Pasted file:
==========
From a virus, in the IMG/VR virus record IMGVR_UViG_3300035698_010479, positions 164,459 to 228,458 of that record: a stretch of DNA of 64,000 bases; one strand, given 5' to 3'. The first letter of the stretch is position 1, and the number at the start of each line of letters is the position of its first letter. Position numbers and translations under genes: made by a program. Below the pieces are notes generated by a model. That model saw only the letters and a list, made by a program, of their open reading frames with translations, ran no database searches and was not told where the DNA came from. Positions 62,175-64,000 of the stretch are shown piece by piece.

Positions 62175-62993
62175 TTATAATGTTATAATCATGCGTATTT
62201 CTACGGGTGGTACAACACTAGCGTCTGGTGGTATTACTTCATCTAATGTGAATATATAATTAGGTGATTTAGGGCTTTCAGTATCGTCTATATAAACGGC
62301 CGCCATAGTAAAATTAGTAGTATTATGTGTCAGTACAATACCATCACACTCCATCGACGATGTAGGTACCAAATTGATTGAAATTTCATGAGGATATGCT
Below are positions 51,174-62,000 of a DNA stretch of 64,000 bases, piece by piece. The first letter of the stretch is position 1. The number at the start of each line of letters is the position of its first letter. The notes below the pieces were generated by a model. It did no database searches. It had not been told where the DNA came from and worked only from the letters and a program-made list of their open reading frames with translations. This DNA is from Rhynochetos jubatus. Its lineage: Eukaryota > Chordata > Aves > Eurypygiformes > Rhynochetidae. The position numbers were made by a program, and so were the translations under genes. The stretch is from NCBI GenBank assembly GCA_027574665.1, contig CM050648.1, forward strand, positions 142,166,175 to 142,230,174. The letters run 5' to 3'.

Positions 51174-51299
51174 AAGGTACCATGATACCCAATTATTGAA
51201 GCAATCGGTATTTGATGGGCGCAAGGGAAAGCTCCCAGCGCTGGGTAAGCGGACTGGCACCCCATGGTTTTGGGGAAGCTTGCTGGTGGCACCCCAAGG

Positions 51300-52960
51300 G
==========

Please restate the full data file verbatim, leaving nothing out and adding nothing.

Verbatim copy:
From a virus, in the IMG/VR virus record IMGVR_UViG_3300035698_010479, positions 164,459 to 228,458 of that record: a stretch of DNA of 64,000 bases; one strand, given 5' to 3'. The first letter of the stretch is position 1, and the number at the start of each line of letters is the position of its first letter. Position numbers and translations under genes: made by a program. Below the pieces are notes generated by a model. That model saw only the letters and a list, made by a program, of their open reading frames with translations, ran no database searches and was not told where the DNA came from. Positions 62,175-64,000 of the stretch are shown piece by piece.

Positions 62175-62993
62175 TTATAATGTTATAATCATGCGTATTT
62201 CTACGGGTGGTACAACACTAGCGTCTGGTGGTATTACTTCATCTAATGTGAATATATAATTAGGTGATTTAGGGCTTTCAGTATCGTCTATATAAACGGC
62301 CGCCATAGTAAAATTAGTAGTATTATGTGTCAGTACAATACCATCACACTCCATCGACGATGTAGGTACCAAATTGATTGAAATTTCATGAGGATATGCT
Below are positions 51,174-62,000 of a DNA stretch of 64,000 bases, piece by piece. The first letter of the stretch is position 1. The number at the start of each line of letters is the position of its first letter. The notes below the pieces were generated by a model. It did no database searches. It had not been told where the DNA came from and worked only from the letters and a program-made list of their open reading frames with translations. This DNA is from Rhynochetos jubatus. Its lineage: Eukaryota > Chordata > Aves > Eurypygiformes > Rhynochetidae. The position numbers were made by a program, and so were the translations under genes. The stretch is from NCBI GenBank assembly GCA_027574665.1, contig CM050648.1, forward strand, positions 142,166,175 to 142,230,174. The letters run 5' to 3'.

Positions 51174-51299
51174 AAGGTACCATGATACCCAATTATTGAA
51201 GCAATCGGTATTTGATGGGCGCAAGGGAAAGCTCCCAGCGCTGGGTAAGCGGACTGGCACCCCATGGTTTTGGGGAAGCTTGCTGGTGGCACCCCAAGG

Positions 51300-52960
51300 G